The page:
Although the full extent of these deposits is unknown, preliminary estimates suggest they could represent a 200-to-1,000-year global supply of natural gas. According to Dr. Paul Tinari, the co-founder of the Pacific Institute for Advanced Study in Coquitlam, B.C., methane hydrates already discovered off the coast of British Columbia are equivalent to a 200-to-300-year supply of natural gas for Canada, equal to current Canadian gas reserves.
Methane hydrates are deposits of ice in which methane gas is trapped. Typically, these are about five-sixths water and one-sixth methane gas. They form 300 to 1,000 metres below the surface at temperatures of 0C to 4C. They can be found on the surface of marine sediments and trapped within them; either in visible layers of ice or dispersed as ice crystals throughout the sediments. These sediments can be thousands of metres thick and represent millions of years of accumulation.
Methane hydrates can also be found in cold freshwater lakes like Lake Baikal in Siberia and in the Arctic permafrost. Methane hydrates likely exist in significant quantities below the Antarctic icecap and along the continental shelf, but their volume is unknown. In Alaska, Northern Canada and Siberia, methane hydrates have been found in highly permeable sandstone and siltstone formations at depths of less than 1,000 metres.
The methane originates from the decomposition of organic sediments that accumulate on the continental shelf.
It has two general sources. Most is produced by the microbial reduction of organic material. This gas is 99 percent methane and identical to the methane produced in landfills.
The second type is thermogenic. This is produced by the thermal decomposition of organic material under pressure in very deep sediments. This gas also contains heavier, longer chain hydrocarbons. It is similar to the natural gas that oil companies drill for. These gases migrate upward through oceanic sediments until they reach a zone where they can form stable hydrates.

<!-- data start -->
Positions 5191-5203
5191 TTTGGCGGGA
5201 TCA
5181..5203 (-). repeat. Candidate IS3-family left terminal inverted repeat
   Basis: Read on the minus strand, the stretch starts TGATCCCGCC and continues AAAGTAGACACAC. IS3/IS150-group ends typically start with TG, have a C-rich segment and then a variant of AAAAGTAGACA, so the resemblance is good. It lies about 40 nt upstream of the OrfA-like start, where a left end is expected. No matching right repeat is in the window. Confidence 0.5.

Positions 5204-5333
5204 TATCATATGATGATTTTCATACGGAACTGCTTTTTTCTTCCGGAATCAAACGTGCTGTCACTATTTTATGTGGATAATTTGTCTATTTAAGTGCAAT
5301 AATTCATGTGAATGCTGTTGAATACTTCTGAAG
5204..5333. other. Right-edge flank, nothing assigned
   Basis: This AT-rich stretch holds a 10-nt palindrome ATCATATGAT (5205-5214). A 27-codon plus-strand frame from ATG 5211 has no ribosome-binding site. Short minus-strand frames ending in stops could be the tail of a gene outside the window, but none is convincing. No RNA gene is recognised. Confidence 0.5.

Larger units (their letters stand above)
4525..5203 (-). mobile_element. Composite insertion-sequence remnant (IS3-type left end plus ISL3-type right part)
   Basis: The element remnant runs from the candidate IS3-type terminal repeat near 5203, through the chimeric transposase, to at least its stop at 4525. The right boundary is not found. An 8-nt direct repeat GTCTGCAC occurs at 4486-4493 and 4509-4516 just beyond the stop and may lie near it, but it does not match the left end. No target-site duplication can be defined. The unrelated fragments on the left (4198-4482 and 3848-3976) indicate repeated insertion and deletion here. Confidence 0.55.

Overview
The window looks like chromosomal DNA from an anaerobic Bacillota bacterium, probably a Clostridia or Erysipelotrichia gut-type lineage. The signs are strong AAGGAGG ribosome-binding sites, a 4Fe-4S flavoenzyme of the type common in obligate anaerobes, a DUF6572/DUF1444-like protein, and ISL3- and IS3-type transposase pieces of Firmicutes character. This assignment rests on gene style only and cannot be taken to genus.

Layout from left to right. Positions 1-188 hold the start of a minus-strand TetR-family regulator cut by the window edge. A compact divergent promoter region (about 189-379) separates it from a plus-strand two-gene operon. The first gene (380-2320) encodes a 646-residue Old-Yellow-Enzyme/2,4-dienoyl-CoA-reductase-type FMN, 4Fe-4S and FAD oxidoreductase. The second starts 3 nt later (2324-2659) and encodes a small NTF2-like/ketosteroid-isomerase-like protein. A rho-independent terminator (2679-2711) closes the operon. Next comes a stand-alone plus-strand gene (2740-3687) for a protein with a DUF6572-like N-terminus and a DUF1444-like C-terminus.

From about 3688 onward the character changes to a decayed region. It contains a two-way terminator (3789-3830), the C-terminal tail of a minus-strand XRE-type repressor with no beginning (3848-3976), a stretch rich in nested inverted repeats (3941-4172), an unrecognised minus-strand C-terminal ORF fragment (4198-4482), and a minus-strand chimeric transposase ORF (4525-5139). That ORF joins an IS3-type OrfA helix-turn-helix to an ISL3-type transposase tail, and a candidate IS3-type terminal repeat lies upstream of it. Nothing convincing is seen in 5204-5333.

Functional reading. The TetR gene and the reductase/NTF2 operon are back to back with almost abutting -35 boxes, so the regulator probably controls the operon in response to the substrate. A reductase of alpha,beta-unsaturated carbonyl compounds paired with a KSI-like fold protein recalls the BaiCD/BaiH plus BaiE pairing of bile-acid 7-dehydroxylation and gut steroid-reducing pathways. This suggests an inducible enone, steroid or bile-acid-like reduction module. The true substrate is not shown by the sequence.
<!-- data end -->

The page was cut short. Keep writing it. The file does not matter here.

There is also one other potential source of methane in hydrates. Intriguing and highly controversial, this theory postulates that natural gas is being created from inorganic materials, principally water and carbon dioxide, deep below the earth’s crust where it meets the mantle. If true, this means that there are, potentially, incomprehensibly large deposits of methane.
We lack the technology to drill that deep. Modern drillers reach maximum depths of five to eight km. The continental crust is 30 to 50 km thick. The oceanic crust, although much denser, is only five to 10 km thick.
Natural gas below the crust could be migrating through natural fissures. On land, this gas is vented into the atmosphere. In the oceans, it could get trapped in the form of methane hydrates.
Methane hydrates are ideally positioned where there is the most demand for gas. Roughly 80 percent of the world’s population lives within 400 km of the continental shelves. However, we lack a practical means of extracting methane hydrates from the deep ocean. Tinari says we are a decade away from such technology. Energy-poor Japan is the leading developer of technology to mine methane hydrates.
There is also, potentially, a dark side to this hydrocarbon bonanza. Climatologists warn that a warming Arctic could result in the release of vast quantities of methane from the permafrost, with potentially catastrophic results on our climate. A molecule of methane retains about 20 times more heat than a molecule of carbon dioxide.
The estimated methane in the permafrost, however, is minuscule compared to the methane hydrates on the continental shelves. It appears these hydrates are stable in a relatively narrow temperature and depth range. An increase in oceanic temperatures at these depths could release huge quantities of methane into the atmosphere. However, it’s unclear how changes in ocean surface temperatures affect water temperatures in the deep ocean.
Methane hydrates represent a virtually inexhaustible supply of natural gas. Without a practical technology for extracting the gas in methane hydrates, however, their availability and value is largely theoretical.
In the meantime, the question of whether methane hydrates are an economic boom or a potential environmental catastrophe remains unanswered.
Joseph Micallef is a historian, best-selling author and, at times, sardonic commentator on world politics.